The compiler can do one particular optimization whenever the last thing a particular function does is to call another function. Rather than generating a new frame, the callee reuses the frame from the caller, and the return address for the callee is copied from the caller. The motivation for this optimization is to reduce the size of the stack, and, on SPARC platforms, to reduce the use of register windows.
Suppose that the call sequence in your program source looks like this:
A -> B -> C -> D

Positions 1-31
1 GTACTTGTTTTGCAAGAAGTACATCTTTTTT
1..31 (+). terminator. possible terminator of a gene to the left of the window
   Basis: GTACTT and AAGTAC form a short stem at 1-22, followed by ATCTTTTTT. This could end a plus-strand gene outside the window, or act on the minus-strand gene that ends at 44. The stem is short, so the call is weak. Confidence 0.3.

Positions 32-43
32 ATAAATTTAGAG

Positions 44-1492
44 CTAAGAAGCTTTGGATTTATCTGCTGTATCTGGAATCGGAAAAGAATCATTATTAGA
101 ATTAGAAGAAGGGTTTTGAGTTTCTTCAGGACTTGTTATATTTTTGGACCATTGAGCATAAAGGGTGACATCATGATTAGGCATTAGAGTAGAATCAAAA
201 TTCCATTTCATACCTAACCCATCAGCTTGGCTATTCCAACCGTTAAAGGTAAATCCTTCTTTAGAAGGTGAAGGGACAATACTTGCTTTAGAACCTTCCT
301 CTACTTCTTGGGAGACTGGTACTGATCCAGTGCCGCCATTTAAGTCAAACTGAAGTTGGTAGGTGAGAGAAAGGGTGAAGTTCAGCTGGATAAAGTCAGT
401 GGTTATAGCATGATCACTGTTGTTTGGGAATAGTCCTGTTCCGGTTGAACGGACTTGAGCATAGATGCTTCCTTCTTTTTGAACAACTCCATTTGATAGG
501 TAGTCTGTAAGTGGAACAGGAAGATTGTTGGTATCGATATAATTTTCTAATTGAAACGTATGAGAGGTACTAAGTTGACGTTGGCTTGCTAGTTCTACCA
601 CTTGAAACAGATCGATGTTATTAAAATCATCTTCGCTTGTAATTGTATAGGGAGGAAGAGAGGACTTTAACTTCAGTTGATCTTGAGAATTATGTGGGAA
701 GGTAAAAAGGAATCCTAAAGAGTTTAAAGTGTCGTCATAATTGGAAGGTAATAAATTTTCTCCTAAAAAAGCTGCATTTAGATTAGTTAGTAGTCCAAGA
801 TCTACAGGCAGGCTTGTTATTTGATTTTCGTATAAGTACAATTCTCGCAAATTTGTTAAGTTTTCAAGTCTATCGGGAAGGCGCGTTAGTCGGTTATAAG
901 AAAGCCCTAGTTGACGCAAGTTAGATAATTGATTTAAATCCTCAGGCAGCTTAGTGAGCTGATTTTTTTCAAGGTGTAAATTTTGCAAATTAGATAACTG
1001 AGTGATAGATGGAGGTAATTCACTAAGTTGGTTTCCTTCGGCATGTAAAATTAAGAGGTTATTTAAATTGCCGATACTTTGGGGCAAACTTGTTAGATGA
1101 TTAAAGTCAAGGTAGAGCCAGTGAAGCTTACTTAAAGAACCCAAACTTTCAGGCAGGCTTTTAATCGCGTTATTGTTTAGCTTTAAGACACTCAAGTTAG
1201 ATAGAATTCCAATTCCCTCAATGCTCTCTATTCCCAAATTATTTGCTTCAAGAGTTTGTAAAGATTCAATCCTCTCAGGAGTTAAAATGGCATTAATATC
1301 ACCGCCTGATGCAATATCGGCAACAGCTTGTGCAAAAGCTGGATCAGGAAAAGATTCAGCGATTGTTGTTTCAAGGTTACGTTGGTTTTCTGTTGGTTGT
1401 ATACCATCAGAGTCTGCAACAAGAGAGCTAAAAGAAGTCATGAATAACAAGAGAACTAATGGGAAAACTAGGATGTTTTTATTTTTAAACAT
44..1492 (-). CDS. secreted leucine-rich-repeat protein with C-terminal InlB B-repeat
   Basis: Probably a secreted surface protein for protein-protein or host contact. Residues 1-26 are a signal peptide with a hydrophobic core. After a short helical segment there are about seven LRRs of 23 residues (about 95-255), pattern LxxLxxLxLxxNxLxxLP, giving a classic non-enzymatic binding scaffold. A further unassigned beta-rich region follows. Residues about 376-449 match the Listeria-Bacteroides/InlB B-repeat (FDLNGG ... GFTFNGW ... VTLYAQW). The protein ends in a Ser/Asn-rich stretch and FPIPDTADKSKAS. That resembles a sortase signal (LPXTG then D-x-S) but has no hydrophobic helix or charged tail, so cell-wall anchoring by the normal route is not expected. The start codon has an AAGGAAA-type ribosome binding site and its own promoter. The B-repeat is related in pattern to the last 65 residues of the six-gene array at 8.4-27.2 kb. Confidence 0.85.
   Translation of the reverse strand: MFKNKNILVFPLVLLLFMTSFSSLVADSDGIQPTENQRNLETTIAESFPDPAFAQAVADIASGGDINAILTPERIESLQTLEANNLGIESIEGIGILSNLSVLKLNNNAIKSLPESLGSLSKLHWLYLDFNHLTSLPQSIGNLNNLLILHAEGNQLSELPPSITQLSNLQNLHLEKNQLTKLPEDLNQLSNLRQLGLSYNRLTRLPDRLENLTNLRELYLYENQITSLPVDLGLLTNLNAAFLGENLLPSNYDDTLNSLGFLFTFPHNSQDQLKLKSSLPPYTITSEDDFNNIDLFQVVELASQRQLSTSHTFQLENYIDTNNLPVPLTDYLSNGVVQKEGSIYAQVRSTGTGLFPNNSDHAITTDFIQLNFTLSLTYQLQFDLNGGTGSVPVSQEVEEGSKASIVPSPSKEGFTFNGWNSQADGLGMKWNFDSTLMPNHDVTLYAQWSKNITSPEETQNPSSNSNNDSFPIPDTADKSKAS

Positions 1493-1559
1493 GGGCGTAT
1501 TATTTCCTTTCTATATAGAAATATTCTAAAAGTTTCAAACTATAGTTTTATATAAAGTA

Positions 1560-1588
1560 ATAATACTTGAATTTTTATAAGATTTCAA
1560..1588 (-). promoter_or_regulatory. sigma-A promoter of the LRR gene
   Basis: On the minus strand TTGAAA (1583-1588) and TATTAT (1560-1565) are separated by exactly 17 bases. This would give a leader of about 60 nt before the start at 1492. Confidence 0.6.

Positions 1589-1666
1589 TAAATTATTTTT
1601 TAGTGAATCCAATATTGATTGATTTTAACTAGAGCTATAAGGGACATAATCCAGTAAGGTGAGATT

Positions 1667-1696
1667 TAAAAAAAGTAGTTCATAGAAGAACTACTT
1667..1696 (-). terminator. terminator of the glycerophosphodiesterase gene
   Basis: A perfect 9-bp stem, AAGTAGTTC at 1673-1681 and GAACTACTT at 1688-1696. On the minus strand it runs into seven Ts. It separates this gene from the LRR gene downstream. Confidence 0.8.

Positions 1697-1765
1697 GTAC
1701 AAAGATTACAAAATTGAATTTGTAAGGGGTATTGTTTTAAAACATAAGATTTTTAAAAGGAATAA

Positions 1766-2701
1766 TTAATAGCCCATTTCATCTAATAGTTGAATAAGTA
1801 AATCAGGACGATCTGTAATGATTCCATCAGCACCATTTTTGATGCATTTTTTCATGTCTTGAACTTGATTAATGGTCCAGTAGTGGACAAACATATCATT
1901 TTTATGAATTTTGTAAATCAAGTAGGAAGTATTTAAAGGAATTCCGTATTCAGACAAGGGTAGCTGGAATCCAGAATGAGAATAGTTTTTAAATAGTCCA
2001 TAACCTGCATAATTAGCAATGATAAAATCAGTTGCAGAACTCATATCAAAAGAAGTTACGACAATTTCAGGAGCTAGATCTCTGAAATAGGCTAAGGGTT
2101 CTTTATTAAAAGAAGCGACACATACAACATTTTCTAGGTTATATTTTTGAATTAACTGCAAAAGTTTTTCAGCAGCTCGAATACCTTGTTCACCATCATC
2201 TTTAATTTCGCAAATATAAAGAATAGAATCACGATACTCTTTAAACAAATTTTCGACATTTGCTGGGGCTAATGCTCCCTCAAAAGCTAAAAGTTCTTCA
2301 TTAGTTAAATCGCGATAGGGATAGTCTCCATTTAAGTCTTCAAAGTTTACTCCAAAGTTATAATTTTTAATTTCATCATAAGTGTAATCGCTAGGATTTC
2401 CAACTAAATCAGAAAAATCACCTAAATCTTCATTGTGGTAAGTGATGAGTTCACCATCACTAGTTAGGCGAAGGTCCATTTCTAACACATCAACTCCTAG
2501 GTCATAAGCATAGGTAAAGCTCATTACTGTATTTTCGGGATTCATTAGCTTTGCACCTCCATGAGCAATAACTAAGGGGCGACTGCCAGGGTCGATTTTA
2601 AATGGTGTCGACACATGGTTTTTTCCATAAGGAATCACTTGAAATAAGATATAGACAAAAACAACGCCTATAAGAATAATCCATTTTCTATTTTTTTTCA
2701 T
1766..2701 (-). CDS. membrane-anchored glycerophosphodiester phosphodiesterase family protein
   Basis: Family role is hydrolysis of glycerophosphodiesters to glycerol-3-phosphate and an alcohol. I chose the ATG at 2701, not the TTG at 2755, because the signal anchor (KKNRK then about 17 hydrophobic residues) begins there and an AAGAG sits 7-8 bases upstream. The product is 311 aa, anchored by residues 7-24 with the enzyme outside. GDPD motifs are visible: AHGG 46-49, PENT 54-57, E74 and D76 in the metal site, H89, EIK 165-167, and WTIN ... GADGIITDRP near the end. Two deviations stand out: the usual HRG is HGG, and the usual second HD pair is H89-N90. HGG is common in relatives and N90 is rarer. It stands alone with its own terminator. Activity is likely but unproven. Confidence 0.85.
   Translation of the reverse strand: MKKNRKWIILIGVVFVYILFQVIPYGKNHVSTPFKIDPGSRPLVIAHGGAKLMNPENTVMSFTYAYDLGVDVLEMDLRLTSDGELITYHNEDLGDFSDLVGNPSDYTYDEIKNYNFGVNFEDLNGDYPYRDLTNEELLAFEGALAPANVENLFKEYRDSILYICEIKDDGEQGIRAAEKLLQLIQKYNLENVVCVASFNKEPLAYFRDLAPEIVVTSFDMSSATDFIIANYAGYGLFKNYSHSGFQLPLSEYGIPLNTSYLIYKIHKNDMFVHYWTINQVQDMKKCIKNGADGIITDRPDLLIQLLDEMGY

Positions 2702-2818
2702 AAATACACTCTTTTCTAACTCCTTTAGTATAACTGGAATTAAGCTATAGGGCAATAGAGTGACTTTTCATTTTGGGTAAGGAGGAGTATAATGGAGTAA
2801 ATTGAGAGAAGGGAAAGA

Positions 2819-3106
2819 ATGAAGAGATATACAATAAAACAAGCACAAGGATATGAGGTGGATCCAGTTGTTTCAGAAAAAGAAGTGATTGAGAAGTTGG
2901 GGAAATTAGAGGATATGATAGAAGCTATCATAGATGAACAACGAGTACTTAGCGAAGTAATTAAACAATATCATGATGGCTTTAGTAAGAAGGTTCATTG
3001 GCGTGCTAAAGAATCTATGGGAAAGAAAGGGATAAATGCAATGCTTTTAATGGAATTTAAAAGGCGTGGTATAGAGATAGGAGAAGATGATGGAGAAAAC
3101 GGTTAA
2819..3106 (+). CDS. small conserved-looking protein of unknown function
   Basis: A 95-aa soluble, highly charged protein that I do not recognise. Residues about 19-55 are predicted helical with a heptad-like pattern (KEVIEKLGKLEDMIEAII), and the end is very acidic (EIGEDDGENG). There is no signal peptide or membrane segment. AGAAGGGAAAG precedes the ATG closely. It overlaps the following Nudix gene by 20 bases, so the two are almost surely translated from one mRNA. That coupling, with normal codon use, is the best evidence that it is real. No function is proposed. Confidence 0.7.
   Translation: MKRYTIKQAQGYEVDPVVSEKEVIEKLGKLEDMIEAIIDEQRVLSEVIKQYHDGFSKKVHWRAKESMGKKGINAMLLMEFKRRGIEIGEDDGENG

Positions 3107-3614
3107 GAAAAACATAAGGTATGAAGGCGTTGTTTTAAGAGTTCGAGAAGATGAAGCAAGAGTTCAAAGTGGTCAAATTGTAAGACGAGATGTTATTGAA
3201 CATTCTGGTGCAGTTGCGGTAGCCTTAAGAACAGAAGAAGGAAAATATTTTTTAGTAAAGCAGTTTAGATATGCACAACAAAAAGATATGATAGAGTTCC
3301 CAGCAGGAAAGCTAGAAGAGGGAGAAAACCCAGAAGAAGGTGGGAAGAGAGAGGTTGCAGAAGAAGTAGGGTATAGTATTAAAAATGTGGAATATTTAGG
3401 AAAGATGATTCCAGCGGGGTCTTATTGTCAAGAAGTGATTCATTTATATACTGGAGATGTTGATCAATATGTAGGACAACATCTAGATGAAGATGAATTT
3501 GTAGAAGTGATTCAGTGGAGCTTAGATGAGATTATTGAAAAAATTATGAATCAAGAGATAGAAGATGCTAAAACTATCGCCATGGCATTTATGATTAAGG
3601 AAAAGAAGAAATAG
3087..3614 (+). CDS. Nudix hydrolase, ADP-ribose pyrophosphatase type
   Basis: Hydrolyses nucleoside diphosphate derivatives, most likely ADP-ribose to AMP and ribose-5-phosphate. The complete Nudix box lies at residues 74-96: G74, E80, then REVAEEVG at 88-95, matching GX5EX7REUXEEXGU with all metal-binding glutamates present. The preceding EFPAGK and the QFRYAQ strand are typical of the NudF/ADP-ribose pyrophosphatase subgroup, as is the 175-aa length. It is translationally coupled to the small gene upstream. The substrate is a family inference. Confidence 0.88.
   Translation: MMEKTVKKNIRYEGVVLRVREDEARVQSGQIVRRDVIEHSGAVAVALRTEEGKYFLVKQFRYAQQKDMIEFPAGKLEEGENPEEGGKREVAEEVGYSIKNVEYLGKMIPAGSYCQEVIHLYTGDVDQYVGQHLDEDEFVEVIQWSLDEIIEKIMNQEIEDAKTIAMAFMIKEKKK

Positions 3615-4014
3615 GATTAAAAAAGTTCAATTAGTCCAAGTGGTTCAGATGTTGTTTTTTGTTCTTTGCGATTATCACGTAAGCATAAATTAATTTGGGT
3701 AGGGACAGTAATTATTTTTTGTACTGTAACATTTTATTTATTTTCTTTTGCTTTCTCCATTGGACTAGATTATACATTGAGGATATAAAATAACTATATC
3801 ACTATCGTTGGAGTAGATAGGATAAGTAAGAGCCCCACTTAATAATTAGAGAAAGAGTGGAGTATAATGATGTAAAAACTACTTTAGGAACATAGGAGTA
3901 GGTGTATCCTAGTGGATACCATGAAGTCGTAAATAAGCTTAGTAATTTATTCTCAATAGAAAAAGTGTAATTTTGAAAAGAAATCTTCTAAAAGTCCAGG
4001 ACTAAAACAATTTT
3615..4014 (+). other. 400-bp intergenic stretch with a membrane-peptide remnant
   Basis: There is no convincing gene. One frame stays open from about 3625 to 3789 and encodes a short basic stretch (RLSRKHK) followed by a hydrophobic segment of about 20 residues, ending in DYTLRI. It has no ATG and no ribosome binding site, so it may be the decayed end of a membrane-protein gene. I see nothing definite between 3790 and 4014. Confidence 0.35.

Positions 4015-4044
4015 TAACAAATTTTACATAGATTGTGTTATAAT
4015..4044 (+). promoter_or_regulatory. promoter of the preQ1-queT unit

When B and C are tail-call optimized, the call stack looks as if function A calls functions B, C, and D directly.
A -> B A -> C A -> D
That is, the call tree is flattened. When code is compiled with the -g option, tail-call optimization takes place only at a compiler optimization level of 4 or higher. When code is compiled without the- g option, tail-call optimization takes place at a compiler optimization level of 2 or higher.